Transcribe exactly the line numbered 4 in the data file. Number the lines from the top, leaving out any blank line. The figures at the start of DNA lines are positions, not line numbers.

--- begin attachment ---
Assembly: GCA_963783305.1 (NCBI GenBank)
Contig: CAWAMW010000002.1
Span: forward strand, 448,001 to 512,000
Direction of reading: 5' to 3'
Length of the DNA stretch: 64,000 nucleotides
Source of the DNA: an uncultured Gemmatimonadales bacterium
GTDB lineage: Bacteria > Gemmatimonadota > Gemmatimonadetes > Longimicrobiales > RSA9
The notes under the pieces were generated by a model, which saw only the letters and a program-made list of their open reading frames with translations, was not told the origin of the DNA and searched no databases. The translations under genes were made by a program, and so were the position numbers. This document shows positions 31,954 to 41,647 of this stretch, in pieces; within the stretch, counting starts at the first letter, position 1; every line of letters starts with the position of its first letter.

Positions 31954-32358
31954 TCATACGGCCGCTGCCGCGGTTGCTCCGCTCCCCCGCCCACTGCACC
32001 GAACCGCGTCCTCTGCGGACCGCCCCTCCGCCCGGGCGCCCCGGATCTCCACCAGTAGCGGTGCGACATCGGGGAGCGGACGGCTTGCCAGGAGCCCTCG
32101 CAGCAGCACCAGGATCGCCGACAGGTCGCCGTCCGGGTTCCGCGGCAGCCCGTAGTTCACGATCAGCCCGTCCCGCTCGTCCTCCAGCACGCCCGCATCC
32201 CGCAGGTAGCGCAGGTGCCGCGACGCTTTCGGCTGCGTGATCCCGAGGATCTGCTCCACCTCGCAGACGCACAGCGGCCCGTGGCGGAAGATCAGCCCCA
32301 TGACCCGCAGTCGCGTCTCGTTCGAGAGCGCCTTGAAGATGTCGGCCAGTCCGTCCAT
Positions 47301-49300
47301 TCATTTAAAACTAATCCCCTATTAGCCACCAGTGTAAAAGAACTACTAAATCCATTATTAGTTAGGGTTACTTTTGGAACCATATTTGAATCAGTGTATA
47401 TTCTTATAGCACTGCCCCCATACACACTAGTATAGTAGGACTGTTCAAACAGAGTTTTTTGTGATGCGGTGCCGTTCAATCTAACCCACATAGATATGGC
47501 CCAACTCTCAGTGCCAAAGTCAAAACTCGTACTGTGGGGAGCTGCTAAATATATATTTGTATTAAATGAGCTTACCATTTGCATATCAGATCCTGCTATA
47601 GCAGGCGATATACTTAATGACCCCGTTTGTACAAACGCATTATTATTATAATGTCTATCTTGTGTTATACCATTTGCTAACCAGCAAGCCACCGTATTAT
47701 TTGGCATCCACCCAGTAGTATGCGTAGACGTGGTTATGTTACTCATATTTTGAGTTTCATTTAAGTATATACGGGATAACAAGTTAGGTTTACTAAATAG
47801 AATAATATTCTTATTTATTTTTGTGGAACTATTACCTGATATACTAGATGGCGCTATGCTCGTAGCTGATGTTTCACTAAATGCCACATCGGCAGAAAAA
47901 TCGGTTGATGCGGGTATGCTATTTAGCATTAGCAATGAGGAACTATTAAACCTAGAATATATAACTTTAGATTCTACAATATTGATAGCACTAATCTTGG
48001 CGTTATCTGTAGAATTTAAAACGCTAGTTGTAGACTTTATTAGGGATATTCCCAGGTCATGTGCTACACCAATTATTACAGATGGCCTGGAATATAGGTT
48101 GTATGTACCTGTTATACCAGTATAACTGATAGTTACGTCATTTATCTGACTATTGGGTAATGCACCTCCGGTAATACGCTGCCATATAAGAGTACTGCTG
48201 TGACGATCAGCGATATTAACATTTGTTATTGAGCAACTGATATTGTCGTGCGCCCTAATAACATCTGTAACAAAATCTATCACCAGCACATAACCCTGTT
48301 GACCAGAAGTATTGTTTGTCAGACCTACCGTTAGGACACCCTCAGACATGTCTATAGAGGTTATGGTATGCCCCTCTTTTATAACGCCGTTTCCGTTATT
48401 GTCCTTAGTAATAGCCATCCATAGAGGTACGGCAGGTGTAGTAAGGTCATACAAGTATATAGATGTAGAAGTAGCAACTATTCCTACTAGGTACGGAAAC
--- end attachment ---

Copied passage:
Direction of reading: 5' to 3'